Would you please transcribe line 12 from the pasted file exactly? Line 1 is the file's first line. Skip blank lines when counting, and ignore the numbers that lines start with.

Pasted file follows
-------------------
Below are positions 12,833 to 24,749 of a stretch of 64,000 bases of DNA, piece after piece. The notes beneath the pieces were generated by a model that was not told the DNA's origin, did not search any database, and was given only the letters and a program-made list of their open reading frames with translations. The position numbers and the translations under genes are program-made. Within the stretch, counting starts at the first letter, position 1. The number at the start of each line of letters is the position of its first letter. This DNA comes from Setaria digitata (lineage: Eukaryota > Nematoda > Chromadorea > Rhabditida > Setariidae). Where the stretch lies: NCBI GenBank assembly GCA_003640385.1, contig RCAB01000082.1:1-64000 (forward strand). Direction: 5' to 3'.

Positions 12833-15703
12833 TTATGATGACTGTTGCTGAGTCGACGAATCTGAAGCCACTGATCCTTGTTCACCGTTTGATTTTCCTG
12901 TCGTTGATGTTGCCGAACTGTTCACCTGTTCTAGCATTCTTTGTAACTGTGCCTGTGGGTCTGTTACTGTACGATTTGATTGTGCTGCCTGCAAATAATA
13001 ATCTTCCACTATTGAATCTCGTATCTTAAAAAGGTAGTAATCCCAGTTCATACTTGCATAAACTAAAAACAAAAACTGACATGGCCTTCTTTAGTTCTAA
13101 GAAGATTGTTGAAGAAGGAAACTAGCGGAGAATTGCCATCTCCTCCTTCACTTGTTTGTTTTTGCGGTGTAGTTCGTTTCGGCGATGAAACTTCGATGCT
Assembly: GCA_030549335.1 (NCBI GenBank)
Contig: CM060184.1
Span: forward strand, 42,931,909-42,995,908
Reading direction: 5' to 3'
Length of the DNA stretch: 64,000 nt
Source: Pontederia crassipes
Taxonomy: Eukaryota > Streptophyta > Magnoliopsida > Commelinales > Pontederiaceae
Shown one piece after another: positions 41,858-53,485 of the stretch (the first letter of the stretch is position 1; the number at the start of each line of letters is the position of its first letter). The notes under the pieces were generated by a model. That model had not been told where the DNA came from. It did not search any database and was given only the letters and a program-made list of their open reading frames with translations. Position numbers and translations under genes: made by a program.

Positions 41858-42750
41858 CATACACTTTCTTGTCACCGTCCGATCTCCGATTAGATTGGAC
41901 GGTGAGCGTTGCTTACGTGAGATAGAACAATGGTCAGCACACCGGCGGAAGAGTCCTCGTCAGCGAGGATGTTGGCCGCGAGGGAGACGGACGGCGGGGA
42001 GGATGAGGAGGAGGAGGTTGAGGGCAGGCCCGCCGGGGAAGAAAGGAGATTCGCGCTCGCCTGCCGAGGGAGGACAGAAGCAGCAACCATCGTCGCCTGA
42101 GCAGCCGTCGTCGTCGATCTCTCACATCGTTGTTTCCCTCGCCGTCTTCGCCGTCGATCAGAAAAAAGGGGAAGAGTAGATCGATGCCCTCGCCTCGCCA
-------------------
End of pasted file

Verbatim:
Source: Pontederia crassipes